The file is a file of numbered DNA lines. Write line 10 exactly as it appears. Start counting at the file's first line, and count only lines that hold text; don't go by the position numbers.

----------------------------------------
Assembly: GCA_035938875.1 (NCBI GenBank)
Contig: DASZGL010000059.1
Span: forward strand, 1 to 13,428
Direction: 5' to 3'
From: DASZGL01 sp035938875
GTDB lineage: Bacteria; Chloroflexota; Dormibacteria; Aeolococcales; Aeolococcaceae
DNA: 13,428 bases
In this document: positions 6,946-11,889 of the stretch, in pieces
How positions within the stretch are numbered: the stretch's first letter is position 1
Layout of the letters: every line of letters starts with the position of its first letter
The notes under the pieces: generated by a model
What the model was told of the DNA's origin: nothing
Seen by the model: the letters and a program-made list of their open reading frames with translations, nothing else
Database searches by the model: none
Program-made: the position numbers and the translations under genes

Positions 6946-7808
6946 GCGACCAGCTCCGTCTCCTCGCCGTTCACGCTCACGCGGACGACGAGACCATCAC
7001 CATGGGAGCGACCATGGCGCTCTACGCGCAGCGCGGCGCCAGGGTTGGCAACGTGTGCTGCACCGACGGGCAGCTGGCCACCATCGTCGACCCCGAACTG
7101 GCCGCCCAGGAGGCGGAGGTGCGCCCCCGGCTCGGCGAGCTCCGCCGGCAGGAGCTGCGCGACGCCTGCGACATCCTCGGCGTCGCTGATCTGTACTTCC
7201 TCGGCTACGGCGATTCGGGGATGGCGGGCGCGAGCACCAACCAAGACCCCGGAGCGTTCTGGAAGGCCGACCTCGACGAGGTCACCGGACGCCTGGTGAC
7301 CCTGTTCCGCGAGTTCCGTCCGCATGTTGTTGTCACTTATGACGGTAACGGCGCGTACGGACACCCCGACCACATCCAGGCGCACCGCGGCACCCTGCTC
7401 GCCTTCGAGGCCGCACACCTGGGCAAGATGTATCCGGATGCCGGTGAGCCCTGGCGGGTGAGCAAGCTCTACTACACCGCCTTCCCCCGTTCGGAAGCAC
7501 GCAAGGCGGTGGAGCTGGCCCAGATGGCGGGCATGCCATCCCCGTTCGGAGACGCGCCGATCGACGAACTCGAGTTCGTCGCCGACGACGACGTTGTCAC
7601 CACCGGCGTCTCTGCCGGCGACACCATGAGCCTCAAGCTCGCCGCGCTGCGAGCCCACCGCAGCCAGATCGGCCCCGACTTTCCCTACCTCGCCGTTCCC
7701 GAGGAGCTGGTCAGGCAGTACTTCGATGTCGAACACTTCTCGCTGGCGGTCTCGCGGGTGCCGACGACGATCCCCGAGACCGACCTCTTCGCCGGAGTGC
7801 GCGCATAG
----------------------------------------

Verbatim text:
Layout of the letters: every line of letters starts with the position of its first letter